The Mat-Su Basin Salmon Habitat Partnership was formed in 2005 to connect organizations, agencies, and individuals who want to better understand, enhance, and preserve salmon habitat in the Matanuska-Susitna Borough. The Partnership, a diverse group with over 60 organizations, is part of a broader network of fish habitat partnerships in the U.S., and one of three recognized fish habitat partnerships in Alaska. As such, it is inspired by the approach outlined by the National Fish Habitat Partnership's mission to protect, restore, and enhance the nation's fish and aquatic communities through partnerships that foster fish habitat conservation and improve the quality of life for the American people. The Mat-Su Borough is a member of the Salmon Habitat Partnership.
Notable events sponsored by the MSBSHP:
Learn more here: https://www.matsusalmon.org/
Culverts that carry water under highways, neighborhood roads and driveways can impede the passage of fish to their spawning and rearing habitats if not adequately sized or properly installed. The Mat-Su Borough, in partnership with ADF&G, US Fish and Wildlife Service and other organizations has an ongoing program to identify and replace culverts that block fish passage. As an example of progress made, in 2008, 39% of the culverts in the core area of the Mat-Su were identified as inadequate to pass juvenile fish, 41% as marginal, 9% restored and only 11% classified as adequate. By 2017, after several years of restoration projects, 16% of the culverts had been restored and 33% were adequate for fish passage, improvements of 5% and 22%, respectively, over that nine year period.
As of March, 2021, over 100 culverts have been made passable through the fish passage program since 2001, and the work continues today. This effort has opened up significant amount of waterway to fish including over 66 stream miles and 6,224 lake acres of fish habitat. This effort represents a conservative investment of over $20 million into fish passage. The Mat-Su Borough and its partners have been given national recognition for this work that improves infrastructure while adding fish habitat to the borough.
Please download the 2021 fish passage maps (upper right of this section) for a visual representation of fish passage work in the Mat-Su .
In 2013, the Mat-Su Borough Assembly adopted construction standards for design and installation of culverts to provide for adequate fish passage (Ord 13-097). Any new roads that cross anadromous (salmon) streams, must be constructed according to MSB standards for culvert design and installation. This fish passage priority is also reflected in the Assembly approved Subdivision Construction Manual (Ord. 20-015).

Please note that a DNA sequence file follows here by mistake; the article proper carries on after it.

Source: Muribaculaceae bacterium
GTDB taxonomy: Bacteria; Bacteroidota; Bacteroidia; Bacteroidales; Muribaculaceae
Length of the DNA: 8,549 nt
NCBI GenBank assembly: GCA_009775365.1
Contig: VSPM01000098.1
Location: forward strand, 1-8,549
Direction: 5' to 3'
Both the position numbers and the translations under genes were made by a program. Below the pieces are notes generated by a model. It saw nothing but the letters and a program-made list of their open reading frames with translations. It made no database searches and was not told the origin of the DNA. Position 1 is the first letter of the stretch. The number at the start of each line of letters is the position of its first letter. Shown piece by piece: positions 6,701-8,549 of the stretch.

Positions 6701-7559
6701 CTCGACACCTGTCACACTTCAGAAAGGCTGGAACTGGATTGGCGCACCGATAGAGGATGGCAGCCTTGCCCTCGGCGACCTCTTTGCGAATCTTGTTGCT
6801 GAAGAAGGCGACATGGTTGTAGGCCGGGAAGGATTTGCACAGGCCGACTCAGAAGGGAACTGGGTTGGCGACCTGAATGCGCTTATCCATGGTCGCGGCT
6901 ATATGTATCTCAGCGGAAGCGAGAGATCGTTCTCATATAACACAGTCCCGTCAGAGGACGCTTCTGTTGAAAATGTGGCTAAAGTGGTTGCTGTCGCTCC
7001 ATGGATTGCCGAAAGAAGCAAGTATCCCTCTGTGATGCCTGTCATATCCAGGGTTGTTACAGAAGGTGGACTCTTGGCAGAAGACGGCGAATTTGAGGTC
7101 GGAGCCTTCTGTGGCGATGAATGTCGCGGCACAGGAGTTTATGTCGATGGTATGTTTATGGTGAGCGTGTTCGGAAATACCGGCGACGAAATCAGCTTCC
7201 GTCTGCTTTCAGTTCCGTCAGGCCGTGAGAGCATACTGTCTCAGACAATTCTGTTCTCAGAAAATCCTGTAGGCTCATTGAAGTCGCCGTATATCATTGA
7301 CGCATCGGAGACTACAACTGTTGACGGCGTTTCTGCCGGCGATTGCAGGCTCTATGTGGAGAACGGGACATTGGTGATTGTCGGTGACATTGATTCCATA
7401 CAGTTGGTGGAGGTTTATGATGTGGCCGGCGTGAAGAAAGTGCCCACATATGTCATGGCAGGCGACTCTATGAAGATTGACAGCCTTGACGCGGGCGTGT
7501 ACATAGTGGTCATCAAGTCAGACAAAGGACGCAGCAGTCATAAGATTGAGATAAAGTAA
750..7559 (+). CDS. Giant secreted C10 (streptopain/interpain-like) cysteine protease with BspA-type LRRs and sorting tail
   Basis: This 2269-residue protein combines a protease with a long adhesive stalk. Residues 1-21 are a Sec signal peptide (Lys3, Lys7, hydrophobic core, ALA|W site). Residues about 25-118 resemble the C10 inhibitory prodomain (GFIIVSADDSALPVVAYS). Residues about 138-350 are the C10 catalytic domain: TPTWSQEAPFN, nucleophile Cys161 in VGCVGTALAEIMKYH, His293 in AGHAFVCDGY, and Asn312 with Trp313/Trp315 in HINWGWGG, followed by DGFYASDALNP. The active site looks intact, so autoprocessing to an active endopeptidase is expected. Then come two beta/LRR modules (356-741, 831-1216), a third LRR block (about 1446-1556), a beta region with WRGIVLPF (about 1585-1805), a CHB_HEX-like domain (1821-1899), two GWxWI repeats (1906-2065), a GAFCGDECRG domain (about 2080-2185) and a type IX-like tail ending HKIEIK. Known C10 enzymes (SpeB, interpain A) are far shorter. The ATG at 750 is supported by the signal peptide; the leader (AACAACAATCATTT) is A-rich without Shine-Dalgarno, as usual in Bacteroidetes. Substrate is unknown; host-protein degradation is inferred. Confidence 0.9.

For more information about culvert construction standards and fish passage restoration projects, contact MSB Public Works, Alex Senta (861-7763).
For a dynamic video showing an example of one of our fish passage projects, visit this LINK.
The Matanuska-Susitna Borough received a grant of $2.5 million in FY 2014 from the State of Alaska Department of Commerce, Community and Economic Development. The grant directed $900,000 to removal of culvert fish passage barriers. The remaining $1.6 million were directed to research planning and projects.
Develop a strategic plan that provides guidance to partners and governing agencies regarding information needed to manage, protect and improve Upper Cook Inlet salmon stocks for optimum benefits while maintaining biological productivity and diversity. The plan will be used to identify projects for funding with Borough grant funds and other state and federal funds that may become available in the future. These are the Projects that support the plan.
• Information Inventory and Gap Analysis: A report was prepared documenting and indexing the state of knowledge regarding Mat-Su salmon status, fisheries, and the ecosystem.
• Stakeholder workshop: Used to identify and prioritize research, monitoring and evaluation issues and options for filling knowledge gaps.
• Research, Monitoring and Evaluation Plan: Details project mission, scope, methods, goals, objectives, issues, options and priorities.
[project articles added]
· Economic Contributions of Sportfishing in Cook Inlet
· Coho Genetics for the Yentna River
· Conditions of Temperature Sensitive Streams
· Alexander Creek Pike Suppression
· Beaver Dams, Fish Passage & Stream Ecology
· Coho Genetic Stock Identification
· Fishing Depths of ESSN Setnets
· Jim Creek Coho Salmon Weir
· Juvenile Salmon Monitoring
· Pike Eradication in Cottonwood Creek
· Shell Lake Sockeye Salmon Monitoring
· Alexander Lake Elodea Eradication
Wetlands are important fish and wildlife habitats that provide many ecological services that help support Mat-Su fisheries and the high quality lifestyle to be found here. The Mat-Su Borough has about 25% of its land area classified as wetlands. These wetlands help maintain quality fisheries habitat and the fish who need this habitat to thrive.
Check out our very attractive and interactive Wetland Story Map HERE.
In 2018 the Mat-Su Borough decided to retire the VLMP after a nearly 20 year run. Dozens of area lakes were monitored for multiple years. We appreciate the many volunteers and staff who helped measure the health of their favorite lakes - thank you!